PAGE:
terça-feira, novembro 17, 2009

Havel sobre o anti-comunismo tardio

No dia dos 20 anos revolução de veludo, eis uma brilhante passagem do livro de Havel, "To the Castle and Back", pag. 115, numa clara alusão ao anti-comunismo doentio e de circunstância do actual presidente Vaclav Klaus.

"Shortly after the revolution and the arrival of freedom, a very special kind of anticommunist obsession established itself in public life. It was as though some people - people who had been silent for years, who had voted obediently in communist elections, who had thought only about themselves and had been careful not to get into trouble - now felt the sudden need to compensate in some aggressive way for their humiliation. And so they took aim at the people who least held it against them, that is, the dissidents. (...) at a time when dissidents appeared to be a tiny group of crazy Don Quixotes, the aversion to them was not as intense as it was later, when history had proven them right. Ultimately, many new anticommunists vented more anger against the dissidents than against the representatives of the old regime.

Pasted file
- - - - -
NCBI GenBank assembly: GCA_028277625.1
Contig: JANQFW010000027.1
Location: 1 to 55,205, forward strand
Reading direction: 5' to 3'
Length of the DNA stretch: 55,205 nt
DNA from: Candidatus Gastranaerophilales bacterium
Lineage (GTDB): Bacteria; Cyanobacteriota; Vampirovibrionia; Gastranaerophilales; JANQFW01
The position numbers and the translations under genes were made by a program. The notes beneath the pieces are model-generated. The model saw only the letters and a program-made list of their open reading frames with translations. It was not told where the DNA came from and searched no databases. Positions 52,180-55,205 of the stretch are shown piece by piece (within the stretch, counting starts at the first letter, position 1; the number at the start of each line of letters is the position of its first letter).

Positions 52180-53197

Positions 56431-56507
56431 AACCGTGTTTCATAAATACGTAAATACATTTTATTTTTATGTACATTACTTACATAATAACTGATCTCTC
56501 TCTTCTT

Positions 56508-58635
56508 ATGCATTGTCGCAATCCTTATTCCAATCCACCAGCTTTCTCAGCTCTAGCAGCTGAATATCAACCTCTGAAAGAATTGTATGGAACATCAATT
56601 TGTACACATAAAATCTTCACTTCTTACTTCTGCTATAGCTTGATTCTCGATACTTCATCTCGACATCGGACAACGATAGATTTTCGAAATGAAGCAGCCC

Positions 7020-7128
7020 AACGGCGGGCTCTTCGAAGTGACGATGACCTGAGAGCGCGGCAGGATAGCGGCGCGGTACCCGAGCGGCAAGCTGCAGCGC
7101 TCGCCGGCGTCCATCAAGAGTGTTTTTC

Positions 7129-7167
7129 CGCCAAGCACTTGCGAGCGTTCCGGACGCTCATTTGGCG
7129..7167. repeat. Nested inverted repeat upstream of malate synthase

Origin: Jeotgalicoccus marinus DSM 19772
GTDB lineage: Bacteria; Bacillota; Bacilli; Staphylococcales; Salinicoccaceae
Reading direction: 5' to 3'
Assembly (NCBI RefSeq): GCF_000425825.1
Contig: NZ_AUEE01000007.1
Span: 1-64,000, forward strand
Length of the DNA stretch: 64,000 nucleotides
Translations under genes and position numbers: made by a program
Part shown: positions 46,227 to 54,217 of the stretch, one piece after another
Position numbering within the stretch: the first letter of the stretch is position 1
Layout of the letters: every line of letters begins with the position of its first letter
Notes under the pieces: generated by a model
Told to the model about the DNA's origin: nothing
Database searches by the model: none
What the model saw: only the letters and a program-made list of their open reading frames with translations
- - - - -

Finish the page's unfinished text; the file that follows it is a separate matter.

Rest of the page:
(..) this ideology revealed a lot about itself in a recent article claiming that the dissidents played no special role in the fall of communism because communism was brought down by "normal" citizens behaving conventionally, that is, by putting their own private interests first, which means that they may have stolen the occasional brick from a building state."

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